An eventful and enjoyable romp." —Kirkus Reviews
"Unique and otherworldly, Alice In Ultraland brings the burlesque nightlife alive, with a supernatural twist.
Alice is a stripper working the Moulin Rouge, a burlesque club with a throwback atmosphere. Her story isn’t about the dark underbelly of the stripping world, but of a young woman who appears to enjoy her job and most of those she encounters, including her fellow dancers. When Alice is working the special “Ultraland” room with her best friend Deirdre, a strange, supernatural occurrence chases away customers. Then, an accident that kills Deirdre sets off a chain of events, and the supernatural story begins to ramp up.
Faced with unfair working requirements, the sisterhood of dancers decides to open their own
club. Difficult, yes, but also filled with unpredictable adventures, famous ghosts, and a sexy, mysterious romance between Alice and her longtime love, Adrian.
With several plot layers that include Alice’s own story, her relationships with other dancers and their personal dramas, a many faceted, intriguing supernatural plot line, the mysterious bad-boy Adrian, and the burlesque club intrigue, Alice In Ultraland risks being too complicated, and at times, it is. However, although there are only the slightest nods to Lewis Carroll’s Alice’s Adventures in Wonderland, readers must approach it with the same suspension of disbelief and sense of a wonder: a willingness to simply go where the book goes.
This means enjoying the characters, particularly the wonderfully likable and three-dimensional Alice and the odd group surrounding her, and occasionally ignoring the scattered dialogue and disjointed plot direction. It means taking in the story’s supernatural elements, accepting the odd journey, all in search of the ultimately satisfying conclusion. It also requires being open to sexual talk and implied sexual situations (BDSM, oral sex, sex), although these scenes are never graphic.
Alice In Ultraland is a quirky take on the backstage world of strippers, an unexpected ghost story, a mystery, and a romance. It will appeal to open-minded readers seeking an unconventional tale."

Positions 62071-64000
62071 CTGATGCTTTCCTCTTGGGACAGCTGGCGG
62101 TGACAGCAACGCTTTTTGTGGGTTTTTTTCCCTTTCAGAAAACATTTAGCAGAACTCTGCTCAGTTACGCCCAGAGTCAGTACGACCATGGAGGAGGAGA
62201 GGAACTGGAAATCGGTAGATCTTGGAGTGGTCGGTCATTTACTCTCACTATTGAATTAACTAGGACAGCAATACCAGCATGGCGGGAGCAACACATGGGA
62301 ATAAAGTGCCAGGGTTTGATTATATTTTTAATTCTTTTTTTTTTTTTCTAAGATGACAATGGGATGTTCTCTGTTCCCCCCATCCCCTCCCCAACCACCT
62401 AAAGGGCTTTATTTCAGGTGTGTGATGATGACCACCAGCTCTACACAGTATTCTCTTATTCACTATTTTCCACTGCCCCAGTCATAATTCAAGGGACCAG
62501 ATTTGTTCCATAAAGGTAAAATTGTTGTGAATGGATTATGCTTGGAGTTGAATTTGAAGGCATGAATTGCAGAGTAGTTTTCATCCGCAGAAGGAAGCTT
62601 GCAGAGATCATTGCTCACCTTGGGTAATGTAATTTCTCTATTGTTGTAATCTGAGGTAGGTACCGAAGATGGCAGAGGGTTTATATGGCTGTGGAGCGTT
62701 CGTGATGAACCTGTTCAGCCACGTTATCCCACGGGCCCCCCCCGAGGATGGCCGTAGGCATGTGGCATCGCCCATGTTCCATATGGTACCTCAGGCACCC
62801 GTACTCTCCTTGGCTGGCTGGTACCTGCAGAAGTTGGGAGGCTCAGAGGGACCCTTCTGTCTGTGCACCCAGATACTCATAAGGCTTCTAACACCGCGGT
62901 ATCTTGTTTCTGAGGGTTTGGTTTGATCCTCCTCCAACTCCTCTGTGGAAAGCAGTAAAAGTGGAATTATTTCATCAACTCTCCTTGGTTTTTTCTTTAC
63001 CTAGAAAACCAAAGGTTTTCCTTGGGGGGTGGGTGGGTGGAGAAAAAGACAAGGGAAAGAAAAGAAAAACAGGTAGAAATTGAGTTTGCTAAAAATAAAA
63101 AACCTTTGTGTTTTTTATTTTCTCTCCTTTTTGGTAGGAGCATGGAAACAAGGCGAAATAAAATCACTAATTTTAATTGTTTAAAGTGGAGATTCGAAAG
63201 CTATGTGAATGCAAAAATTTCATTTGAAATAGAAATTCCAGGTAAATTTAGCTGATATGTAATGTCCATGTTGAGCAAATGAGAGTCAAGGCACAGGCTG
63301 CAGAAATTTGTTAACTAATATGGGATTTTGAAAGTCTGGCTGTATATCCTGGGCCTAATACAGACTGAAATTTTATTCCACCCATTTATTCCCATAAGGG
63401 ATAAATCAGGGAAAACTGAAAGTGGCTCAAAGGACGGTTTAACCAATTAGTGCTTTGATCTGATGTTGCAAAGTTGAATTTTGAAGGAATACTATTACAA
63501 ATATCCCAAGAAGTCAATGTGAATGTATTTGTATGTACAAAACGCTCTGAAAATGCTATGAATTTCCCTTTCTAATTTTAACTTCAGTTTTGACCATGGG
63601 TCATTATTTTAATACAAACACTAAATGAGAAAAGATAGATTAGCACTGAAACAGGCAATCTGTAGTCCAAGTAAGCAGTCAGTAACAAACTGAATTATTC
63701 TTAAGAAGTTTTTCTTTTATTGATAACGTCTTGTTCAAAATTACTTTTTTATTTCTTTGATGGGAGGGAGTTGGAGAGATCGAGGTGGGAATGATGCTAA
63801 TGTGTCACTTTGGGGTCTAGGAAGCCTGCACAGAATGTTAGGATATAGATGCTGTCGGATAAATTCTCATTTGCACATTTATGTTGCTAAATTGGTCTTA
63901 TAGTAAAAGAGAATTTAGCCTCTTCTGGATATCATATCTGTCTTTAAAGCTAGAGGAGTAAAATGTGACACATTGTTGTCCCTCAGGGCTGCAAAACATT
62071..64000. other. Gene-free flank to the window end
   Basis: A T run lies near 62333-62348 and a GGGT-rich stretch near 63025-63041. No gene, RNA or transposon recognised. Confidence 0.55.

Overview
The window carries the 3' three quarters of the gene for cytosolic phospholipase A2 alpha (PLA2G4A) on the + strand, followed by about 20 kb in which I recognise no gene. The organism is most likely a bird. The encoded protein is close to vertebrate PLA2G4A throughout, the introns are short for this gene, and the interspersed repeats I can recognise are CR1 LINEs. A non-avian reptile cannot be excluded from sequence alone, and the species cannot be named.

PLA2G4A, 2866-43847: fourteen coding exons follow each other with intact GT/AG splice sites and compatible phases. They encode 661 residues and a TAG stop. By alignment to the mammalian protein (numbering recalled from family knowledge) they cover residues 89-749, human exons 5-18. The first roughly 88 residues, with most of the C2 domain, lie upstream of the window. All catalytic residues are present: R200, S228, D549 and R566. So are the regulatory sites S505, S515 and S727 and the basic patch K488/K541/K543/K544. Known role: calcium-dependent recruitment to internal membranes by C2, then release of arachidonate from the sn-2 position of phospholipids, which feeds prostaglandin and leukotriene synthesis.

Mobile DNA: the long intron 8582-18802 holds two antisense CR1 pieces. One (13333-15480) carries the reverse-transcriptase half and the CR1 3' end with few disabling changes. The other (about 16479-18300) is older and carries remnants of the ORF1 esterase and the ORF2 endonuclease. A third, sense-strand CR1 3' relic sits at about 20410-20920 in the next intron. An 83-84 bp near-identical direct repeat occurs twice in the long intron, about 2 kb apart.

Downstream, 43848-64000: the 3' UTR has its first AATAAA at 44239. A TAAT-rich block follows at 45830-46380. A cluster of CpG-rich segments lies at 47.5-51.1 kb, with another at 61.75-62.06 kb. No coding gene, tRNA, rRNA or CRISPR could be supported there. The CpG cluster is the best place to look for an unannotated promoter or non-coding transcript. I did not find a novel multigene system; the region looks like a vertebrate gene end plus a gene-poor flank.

— Blue Ink Review
"An exciting look into the world of burlesque dancer, Alice. Corday incorporates a supernatural touch to this adventure as Alice and her friends set out on a voyage throughout California where they meet ghosts, ghost hunters, and the banshee of the Moulin Rouge. Wicked fun with an amazing cast of characters." — San Francisco Book Review
Alice takes you to the nighttime world of a burlesque theater, haunted by a banshee and alluring stripper ghosts, the scene of an exotic dancer's tragic death. Plucky stripper Alice leads an uprising of her coworkers. They travel with their ghost girlfriends to Frank Sinatra’s haunted casino filled with Rat Pack era ghosts such as film siren Marilyn Monroe and Frank himself. The audacious strippers are after Mafia money hidden by the badass lover of a beautiful ghost stripper to fund their own new club. Follow Alice to a secret gated ghost community on Telegraph Hill, to haunted San Francisco and Lake Tahoe where phantoms from past centuries interact. Alice In Ultraland takes you into the strip club dressing room where dancers gossip, plot and share their obsessions to a chain of supernatural events and a surprising outcome.
Will Alice and her friends prevail over their adversaries? Will Alice fulfill her fondest dreams? By turns irreverent, funny, touching and haunting, Alice In Ultraland is a ghost story like no other.